GDPR: Here Come the Big[ger] Fines

I have made no secret of my distain (bordering on disgust) for anyone using the GDPR’s ‘administrative fines’ to further their own ends. Whether the ends are selling products, services, or column inches, trying to scare organisations into parting with their hard-earned cash is totally unacceptable and I only hope that most of them have failed.

That said, it is clear from Google (€50M), British Airways (€200+M), and Marriott (€110+M) that enormous fines are now a reality for organisations who egregiously break the law. And make no mistake, they ARE breaking the law. A law that enforces one of OUR fundamental human right.

But fining is STILL about LEVEL of egregiousness, the supervisory authorities are not just going to hand these fines out to everyone. At ALL times the fines will be “effective, proportionate and dissuasive” (Art. 83(1)), and when your revenues are in the billions, these fines are just that for the more serious cases. They are also less than the maximum of 2% permissible for data breaches.

As an aside, I am actually very surprised by the BA fine, as I basically came to their defence in September of last year when every headline was “BA faces record £500M fine for data breach!“. But clearly the investigation showed that BA had in fact been egregiously negligent in the lead-up to the breach. Because that’s what it took for the proposed fine to be as large as it is.

If my ‘in-no-way-based-on-fact’ fine calculator is in even partially accurate, you can assume the following:

  1. the “nature, gravity and duration of the infringement” was on the ‘bad’ side (Article 83(2)(a));
  2. the breach was deemed “intentional or negligent” (Article 83(2)(b));
  3. little action was taken to “mitigate the damage suffered by data subjects” (Article 83(2)(b));

…and so on down the list all the way to Article 83(2)(k)

The BA fine represents ~1.4% of global revenue, so this is wayyyyy up there on the egregiousness scale.

So, for me, the takeaways from these fines are that:

  1. the #GDPRCharlatans still harping on about 4% fines for data breaches in order to drive business are every bit as wrong as they were 3 years ago;
  2. the big fines are real though, and if you’ve still done nothing to achieve compliance the ‘egregiousness’ of your negligence (nothing else to call it now) will very much count against you;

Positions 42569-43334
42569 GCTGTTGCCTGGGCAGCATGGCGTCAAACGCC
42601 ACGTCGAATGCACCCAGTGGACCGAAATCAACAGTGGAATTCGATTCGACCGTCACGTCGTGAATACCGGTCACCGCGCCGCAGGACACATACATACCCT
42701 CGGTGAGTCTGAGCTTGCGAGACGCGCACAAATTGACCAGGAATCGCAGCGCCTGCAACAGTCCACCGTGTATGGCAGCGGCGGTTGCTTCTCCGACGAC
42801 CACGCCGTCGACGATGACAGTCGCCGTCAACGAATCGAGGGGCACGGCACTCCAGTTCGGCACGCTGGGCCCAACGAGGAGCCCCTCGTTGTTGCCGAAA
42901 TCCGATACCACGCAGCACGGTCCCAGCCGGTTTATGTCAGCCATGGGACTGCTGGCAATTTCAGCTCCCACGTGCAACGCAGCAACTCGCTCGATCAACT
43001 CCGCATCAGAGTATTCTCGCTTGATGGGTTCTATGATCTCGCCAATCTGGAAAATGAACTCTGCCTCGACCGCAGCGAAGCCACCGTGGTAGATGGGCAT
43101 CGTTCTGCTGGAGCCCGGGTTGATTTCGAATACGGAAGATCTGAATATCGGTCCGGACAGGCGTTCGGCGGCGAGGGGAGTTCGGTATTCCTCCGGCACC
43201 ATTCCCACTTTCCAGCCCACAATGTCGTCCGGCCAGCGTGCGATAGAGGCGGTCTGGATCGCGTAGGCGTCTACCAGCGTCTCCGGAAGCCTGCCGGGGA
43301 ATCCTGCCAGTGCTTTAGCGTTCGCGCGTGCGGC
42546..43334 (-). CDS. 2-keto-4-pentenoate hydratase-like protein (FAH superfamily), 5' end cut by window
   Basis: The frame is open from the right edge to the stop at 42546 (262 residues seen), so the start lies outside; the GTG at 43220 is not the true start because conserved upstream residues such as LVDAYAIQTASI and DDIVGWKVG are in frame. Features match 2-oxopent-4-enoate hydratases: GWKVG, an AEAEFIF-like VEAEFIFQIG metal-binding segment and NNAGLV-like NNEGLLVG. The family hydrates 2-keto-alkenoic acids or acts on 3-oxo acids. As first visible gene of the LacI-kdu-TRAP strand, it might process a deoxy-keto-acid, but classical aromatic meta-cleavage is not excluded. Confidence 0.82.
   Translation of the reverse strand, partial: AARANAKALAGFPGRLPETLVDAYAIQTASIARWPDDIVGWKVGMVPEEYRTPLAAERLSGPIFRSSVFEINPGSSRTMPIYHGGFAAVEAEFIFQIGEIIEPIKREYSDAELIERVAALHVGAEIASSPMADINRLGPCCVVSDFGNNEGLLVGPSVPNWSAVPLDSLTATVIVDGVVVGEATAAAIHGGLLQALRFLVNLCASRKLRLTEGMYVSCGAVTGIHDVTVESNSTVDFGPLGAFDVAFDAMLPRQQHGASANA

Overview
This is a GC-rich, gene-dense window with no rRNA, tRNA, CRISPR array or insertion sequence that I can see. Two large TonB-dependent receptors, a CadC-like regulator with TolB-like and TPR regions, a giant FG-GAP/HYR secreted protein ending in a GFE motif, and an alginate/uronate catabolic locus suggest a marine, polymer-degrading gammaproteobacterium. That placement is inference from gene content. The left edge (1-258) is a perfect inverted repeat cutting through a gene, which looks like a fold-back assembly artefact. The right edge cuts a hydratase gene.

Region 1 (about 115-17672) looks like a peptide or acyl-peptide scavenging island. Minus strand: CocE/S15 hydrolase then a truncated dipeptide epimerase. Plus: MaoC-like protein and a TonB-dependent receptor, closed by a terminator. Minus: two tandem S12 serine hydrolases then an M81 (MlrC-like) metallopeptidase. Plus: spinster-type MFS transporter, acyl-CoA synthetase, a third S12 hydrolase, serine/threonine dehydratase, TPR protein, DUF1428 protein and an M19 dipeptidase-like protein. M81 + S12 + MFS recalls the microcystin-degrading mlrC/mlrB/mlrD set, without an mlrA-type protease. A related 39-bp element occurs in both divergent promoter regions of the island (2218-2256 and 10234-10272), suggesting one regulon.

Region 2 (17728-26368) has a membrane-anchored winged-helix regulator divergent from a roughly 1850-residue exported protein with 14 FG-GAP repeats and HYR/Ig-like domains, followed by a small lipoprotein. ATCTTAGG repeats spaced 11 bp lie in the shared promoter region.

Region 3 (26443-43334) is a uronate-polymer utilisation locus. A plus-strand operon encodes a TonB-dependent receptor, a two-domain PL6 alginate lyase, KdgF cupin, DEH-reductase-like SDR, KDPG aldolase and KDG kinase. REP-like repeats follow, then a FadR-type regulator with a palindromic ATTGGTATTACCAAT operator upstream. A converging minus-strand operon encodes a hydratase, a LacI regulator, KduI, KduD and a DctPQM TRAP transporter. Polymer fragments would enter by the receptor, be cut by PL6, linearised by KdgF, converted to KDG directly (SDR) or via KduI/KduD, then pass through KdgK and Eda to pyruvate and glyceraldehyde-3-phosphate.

3. from Apr. 2016 – Apr. 2018 was, despite the inaccuracy of the name, a “grace period” for you to get your act together; May 2018 – Apr. 2019 was a warm-up for the supervisory authorities; and from this point forward is when the real enforcement begins;
  4. only big fines make the headlines, but hundreds of other fines have been levied across the EU that have an equal impact on the recipients. e.g. a 1.4% fine for my business would be about €5,000, very painful but not designed to put me out of business;
  5. the bigger your business, the higher your profile, and the better chance there is of people complaining about you. But ALL complaints will be heard eventually. If you’ve done nothing to receive those complaints directly (DSARs for example), that is an offence in and of itself;
  6. for those of you who hoped May 25th 2018 was some kind of deadline that you dodged, you are in for a very rude awakening;
  7. people a STILL not even reading the regulation.

As I said in GDPR: Advice for Every Small Business, EVERY business should at least have done the following already:

Of course you should have also performed a comprehensive data discovery and business process mapping, determined all appropriate technical and organisational security measures, AND assigned each of your business processes a lawful basis for processing, but let’s not get carried away.

The longer you leave this stuff, the more egregious any offence your organisation commits will be. We are still very near the beginning of GDPR enforcement, and eventually you will have to demonstrate your compliance to someone.

Make sure it’s not a supervisory authority, they will have little sympathy for you.

Rightly so.

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